This Is Everything

I had a really hard time getting pregnant with my son and tried everything. Literally. Acupuncture, peeing on sticks, boiling “tea” that stunk up the house and even allowing a giant Maori healer to “rolf” my uterus (from the outside, haha. Even at the height of my insanity I wasn’t that crazy :)). I couldn’t figure out a way to practice non-attachment at the time, I just found myself intensely missing a person I hadn’t even met, a person who existed only in my mind and in my heart. Eventually (after a year of needles, tea, sticks, tears and said rolfing session, I went to a fertility doctor who discovered my estrogen levels were a little low, and presto, the bigger kid in this picture started materializing. If you had told me during that year to try to relax and trust that the exact right human was going to show up at the exact right time, I wouldn’t have believed you or been able to do that. I really thought I had to keep “doing things” to “make it happen”, and maybe I did. Maybe he would not have shown up if I hadn’t tried everything known to woman to get there, or maybe he would have, or maybe everything was required. I don’t have any regrets because that kid seems to me to be the only kid who could ever have been my son (my sun), and that girl with him? She showed up with no help from tea or needles or giant Maori.

When I got divorced I was devastated and heartbroken. When there are children in the picture I don’t think it can be any other way. It was not the vision I’d had or wanted, but it became clear to me that it was the only path forward where there could be love and nurturing for everyone involved. It was not easy and it has not been easy. Letting go of the picture of How Things Should Be or how you want things to be for yourself and your children is so hard, and trying to trust that a new path will emerge is also really hard. I credit my yoga practice for any strength and grace I was able to muster through all of that heartache, and I know for sure that’s the thing that kept me sane and strong and able to be a good mama to these small people who have little protection in the world unless we, as parents, figure out how to move through our grief, rage, disappointment, bitterness and all the other feelings that come up (especially when they involve the other most important person in our children’s lives, namely, their other parent), without allowing it to spill over onto them. That is also hard, and for me, again, I credit having been a child of divorce and knowing what that’s like, my yoga practice, therapy (highly recommend) and great, supportive, strong and understanding friends to help me through.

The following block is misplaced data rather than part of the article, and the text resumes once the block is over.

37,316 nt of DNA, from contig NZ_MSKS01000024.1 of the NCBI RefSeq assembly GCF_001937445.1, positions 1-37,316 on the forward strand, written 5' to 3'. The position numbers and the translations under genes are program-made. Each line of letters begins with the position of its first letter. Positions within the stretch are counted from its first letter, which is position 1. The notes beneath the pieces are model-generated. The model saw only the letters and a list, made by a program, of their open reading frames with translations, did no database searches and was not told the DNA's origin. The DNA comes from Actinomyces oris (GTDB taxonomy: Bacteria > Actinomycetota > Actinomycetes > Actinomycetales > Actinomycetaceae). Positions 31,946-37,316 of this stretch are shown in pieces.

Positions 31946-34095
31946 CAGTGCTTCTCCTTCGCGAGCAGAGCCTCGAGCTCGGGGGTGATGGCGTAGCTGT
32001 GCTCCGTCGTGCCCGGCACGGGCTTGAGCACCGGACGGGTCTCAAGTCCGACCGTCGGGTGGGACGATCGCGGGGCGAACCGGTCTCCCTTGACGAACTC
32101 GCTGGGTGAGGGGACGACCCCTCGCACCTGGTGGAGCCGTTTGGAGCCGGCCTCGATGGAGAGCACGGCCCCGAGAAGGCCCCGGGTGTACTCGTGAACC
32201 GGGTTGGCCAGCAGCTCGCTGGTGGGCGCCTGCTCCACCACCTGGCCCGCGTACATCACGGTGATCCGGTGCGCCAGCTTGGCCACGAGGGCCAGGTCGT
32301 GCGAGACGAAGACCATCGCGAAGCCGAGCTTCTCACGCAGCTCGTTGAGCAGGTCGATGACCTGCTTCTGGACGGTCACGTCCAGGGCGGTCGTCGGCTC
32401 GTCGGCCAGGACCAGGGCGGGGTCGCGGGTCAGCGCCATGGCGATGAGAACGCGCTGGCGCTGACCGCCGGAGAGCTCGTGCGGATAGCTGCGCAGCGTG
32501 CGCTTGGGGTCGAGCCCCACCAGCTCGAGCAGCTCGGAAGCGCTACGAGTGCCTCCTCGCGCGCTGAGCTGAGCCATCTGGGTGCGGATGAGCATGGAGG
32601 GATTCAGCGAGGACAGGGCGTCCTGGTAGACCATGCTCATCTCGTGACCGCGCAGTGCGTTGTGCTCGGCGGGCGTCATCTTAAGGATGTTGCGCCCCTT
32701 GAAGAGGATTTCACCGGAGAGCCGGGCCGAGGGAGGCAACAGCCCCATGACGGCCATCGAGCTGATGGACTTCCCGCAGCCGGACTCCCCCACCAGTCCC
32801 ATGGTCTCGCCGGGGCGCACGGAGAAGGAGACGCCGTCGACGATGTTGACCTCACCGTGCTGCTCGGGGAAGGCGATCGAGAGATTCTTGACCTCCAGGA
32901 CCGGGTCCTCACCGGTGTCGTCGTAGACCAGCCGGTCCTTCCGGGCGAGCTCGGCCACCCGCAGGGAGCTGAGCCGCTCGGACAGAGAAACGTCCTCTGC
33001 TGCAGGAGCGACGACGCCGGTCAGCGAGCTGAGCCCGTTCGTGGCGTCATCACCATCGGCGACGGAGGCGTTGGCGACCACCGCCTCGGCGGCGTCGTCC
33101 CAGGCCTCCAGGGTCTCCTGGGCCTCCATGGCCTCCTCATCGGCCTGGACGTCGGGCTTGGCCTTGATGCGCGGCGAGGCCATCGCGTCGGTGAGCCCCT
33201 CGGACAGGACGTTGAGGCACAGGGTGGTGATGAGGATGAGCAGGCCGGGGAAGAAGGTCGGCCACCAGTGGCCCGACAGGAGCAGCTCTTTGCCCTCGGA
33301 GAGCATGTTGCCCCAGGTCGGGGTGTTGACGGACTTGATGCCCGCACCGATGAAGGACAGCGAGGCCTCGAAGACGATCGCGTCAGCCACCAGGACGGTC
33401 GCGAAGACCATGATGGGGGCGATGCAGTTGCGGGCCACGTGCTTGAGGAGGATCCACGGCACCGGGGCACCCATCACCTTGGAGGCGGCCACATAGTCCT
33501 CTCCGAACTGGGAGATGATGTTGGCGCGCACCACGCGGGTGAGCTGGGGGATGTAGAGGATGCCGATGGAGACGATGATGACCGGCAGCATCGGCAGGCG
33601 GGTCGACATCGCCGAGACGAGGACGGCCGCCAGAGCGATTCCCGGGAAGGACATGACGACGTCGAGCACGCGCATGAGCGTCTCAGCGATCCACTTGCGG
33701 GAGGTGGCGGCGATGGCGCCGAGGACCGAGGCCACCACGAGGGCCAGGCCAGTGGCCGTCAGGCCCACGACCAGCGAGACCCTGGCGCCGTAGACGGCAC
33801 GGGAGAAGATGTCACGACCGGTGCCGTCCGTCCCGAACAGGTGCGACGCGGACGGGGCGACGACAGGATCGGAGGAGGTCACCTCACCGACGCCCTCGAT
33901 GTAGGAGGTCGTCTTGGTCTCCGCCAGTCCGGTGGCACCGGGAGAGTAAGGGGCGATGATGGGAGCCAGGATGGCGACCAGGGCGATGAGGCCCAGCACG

I’ve been a single mom for eight years. A few years ago after I’d been trying to navigate the post-divorce, how-do-you-date-when-you-have-children jungle, I thought, “Well, maybe giant romantic love is just not going to happen for me.” It was sort of surprising and disappointing because I’ve always been a huge romantic, but I thought, “Well, that might just not be in the cards for me, and that’s okay. I have these amazing children and work I love and my life is beautiful and fulfilling and full of all kinds of love. I can be okay this way.” And I did my best to let go of that picture of romantic love, too.

Two-and-a-half years ago I met a man at a bar (feel free to laugh) and he said all of these interesting and funny things and four hours went by in a snap and we didn’t even eat. Last Friday night he proposed to me and I said yes because I am not dumb. We had talked about the idea of getting married a couple of months ago, and even that was a shock to both of us. Neither of us thought we’d get married again. I thought living with someone was as far as I’d go. When you fall in love hard, though, this is what can happen. Your vision changes again. We checked in with our kids about the idea, I talked to my two, he talked to his three. We didn’t want to go forward unless there were thumbs up all around. If someone had said to me years ago, “try to trust that there’s a 6’3″ Englishman out there who’s going to show up in your life with his giant heart and huge brain, his kindness, loyalty, affection and wicked sense of humor and turn all of your ideas about what’s going to happen in your life right on their head,” I would have laughed. If someone had said, “There couldn’t have been anyone else for you but him,” I would have laughed again. I might have even rolled my eyes. I’m sharing this because I know how hard it is to trust. To take your sticky hands off the steering wheel and let things unfold and emerge and allow people to show up and show you who they are, and to allow yourself to be heartbroken when the path takes a turn you didn’t want or expect, but also to allow yourself a tiny sliver of awareness and hope that maybe life has something in store for you you cannot even imagine.